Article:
Early User Review for ‘Wolf Creek’


Things seem to be moving quite quickly for the Aussie horror flick Wolf Creek over here at RopeofSilicon as we were the first to debut 11 pics from the film and now we get an early review from one of our forum members, many thanks go out to ‘CaptainPorks’ for the time he spent putting this together.

It should be mentioned that there are some minor spoilers inside his review so if you want to remain in the dark on this one you may not want to read on:

Wolf Creek would have to be one of the best horror movies made in recent times. As a kid I used to love scaring myself stupid watching horror movies like Friday 13th Part 1 or The Shining, however in recent years I feel that movies in the genre have become contrived and lacking any real thrills. It could just be me growing up, or it could be that the studios are reluctant to stray too far from the successful formulas used in the ‘Elm St’ and ‘Jason’ franchises. Anyway, that’s another issue all together.

The reason that Wolf Creek was able to hit the mark for me was its relevance to recent events in Australia. The film is loosely based on Australian serial killer Ivan Milat, who preyed on backpackers, and the disappearance of English backpacker Peter Falconio. The fact that these cases have been heavily publicised makes the story very believable and confronting.

Wolf Creek is a story about three backpackers who buy a cheap set of wheels and set out on a long drive to see a meteor crater far away in the West Australian outback. The Wolf Creek crater actually exists and is a popular destination for backpackers touring Australia. The movie starts with some strong character development where the viewer gets to know Australian traveller Ben (Nathan Phillips), and English travellers Liz (Cassandra McGrath) and Christie (Kestie Morassi) as they buy their car, get ready for their journey and generally revel in the freedom that backpacking brings. Some intelligent script writing even provides some genuinely funny and heartwarming moments as the trio embark on their journey.

The first taste of suspense comes as they stop at a roadhouse on their way to the crater. This is where the most important character of the movie is introduced – the landscape itself. Ben, Christie and Liz are confronted by a group of bad guys who insult the girls, leaving Ben to defend them. What really makes this sequence important isn’t the threat of the bad guys, but the remote location of the roadhouse. I mean, these guys are in the middle of nowhere! The feeling of helplessness that stems from being in trouble in such a remote location plays a major part in this film.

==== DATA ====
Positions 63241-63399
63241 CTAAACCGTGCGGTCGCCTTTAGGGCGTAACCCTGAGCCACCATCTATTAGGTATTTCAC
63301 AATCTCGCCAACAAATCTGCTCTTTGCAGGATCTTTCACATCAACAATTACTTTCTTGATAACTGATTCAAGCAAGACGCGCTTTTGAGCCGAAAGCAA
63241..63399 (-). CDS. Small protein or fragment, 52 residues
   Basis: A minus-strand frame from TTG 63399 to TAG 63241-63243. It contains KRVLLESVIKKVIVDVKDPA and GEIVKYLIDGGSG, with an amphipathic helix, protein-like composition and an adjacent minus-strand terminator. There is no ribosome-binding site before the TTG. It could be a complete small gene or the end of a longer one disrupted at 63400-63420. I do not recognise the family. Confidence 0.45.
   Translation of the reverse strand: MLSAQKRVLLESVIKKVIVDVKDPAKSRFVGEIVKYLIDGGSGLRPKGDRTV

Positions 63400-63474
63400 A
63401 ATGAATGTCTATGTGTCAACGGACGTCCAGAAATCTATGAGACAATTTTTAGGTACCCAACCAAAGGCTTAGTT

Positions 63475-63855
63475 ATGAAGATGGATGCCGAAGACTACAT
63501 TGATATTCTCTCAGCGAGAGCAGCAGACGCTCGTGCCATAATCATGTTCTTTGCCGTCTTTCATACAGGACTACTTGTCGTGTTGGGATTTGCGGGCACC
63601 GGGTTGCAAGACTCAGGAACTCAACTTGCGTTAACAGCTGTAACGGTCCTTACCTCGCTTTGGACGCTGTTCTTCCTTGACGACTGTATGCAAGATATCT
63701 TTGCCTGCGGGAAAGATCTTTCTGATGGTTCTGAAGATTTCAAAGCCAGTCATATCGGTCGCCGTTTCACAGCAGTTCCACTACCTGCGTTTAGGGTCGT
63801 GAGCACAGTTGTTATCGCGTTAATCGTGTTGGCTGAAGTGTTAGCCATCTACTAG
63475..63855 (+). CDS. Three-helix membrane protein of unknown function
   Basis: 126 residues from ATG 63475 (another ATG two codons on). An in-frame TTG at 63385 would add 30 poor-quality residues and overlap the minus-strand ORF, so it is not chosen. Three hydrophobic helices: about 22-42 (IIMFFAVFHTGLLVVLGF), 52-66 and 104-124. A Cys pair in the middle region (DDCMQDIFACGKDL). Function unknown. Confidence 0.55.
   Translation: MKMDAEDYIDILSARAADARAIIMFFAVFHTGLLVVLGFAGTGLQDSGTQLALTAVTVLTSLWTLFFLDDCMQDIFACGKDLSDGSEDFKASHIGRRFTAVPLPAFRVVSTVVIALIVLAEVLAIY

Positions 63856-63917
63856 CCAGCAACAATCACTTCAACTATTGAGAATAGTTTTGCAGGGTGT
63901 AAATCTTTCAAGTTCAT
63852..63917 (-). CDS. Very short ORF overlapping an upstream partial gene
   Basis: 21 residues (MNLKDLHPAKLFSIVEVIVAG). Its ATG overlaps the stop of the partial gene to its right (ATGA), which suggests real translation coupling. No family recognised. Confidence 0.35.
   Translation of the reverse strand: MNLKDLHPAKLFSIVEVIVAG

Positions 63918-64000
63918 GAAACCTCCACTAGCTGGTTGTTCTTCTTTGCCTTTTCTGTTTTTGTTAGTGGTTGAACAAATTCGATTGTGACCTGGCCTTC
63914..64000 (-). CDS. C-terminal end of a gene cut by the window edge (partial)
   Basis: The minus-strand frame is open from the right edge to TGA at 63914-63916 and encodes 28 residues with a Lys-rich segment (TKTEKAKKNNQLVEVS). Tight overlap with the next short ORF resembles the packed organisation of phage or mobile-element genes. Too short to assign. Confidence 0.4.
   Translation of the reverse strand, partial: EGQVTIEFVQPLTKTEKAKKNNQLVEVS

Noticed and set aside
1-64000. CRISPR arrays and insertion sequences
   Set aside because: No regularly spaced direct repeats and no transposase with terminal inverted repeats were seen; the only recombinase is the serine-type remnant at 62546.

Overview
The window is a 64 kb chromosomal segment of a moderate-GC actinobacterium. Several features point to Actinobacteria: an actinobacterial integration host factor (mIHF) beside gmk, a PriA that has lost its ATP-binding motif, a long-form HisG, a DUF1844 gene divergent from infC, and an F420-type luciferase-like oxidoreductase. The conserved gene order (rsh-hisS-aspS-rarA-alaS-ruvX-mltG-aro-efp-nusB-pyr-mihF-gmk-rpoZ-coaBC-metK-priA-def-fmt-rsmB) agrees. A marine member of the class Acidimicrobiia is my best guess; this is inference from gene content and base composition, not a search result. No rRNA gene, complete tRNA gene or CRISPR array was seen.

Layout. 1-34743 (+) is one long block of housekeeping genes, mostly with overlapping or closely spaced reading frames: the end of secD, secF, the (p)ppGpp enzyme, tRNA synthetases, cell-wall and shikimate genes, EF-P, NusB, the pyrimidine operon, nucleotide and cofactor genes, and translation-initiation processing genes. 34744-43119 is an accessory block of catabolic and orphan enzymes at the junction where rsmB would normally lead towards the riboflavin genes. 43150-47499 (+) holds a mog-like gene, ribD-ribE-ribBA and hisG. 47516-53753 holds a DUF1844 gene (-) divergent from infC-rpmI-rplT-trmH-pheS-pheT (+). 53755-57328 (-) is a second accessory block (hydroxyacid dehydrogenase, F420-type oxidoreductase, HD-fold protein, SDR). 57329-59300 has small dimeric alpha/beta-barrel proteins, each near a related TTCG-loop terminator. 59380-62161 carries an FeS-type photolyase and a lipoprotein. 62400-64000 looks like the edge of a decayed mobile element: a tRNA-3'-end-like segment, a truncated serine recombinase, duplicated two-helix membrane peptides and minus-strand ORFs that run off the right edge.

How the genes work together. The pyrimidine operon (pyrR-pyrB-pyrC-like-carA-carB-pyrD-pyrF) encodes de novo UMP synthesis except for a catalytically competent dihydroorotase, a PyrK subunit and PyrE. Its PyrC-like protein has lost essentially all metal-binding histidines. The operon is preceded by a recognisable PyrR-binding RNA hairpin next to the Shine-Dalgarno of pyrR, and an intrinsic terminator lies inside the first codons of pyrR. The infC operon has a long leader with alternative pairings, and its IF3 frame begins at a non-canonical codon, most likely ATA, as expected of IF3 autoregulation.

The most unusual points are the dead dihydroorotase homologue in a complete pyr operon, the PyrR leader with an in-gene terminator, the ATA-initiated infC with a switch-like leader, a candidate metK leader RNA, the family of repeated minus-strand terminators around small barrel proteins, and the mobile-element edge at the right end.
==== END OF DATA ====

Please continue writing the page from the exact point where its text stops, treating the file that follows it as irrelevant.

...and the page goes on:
The trio eventually reach their destination and spend some time before planning to head back to the city, however when they get to their car at night fall they learn that it has broken down. Enter Mick Taylor (John Jarratt). Mick is a local vermin shooter who happens to be in the area, and he tells the three that he can fix their car, but he needs to get back to his camp to do so. Despite the girls feeling uneasy, they agree as there are no real alternatives. This is where the fun begins!

Mick is one of the most sinister characters ever to be put on film. John Jarratt is very clever in how he captures the charm of the outback Australian personality and mixes it with that of a sheer psychopath! Couple that with the fact that these characters are in the middle of nowhere and you have some very terrifying moments – ie. if you did get away, where would you go?!!

This is Greg McLean’s first effort as a feature director. He also wrote and co-produced the film, and he deserves every accolade that he will most certainly get for this film. It was shot entirely in Hi Definition digital, which really adds to the realism of the story. Apparently it was made on a budget of around US$1 million, which, quite frankly, is hard to believe after seeing the finished product. The craftsmanship in this movie is outstanding.

Using last year’s Sundance horror hit as a comparison, I have seen Saw and I enjoyed its plot driven nature, however I believe that Wolf Creek was far more terrifying and confronting than Saw. This is probably because I could more easily relate to the story Wolf Creek. I know that backpackers around the world will now be thinking twice before they accept help from unsuspecting strangers!

Must see for horror fans – 9/10.

To chat more about ‘CaptainPorks’ review join the thread he started here on our message boards.

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Weekend: Nov. 15, 2018, Nov. 18, 2018

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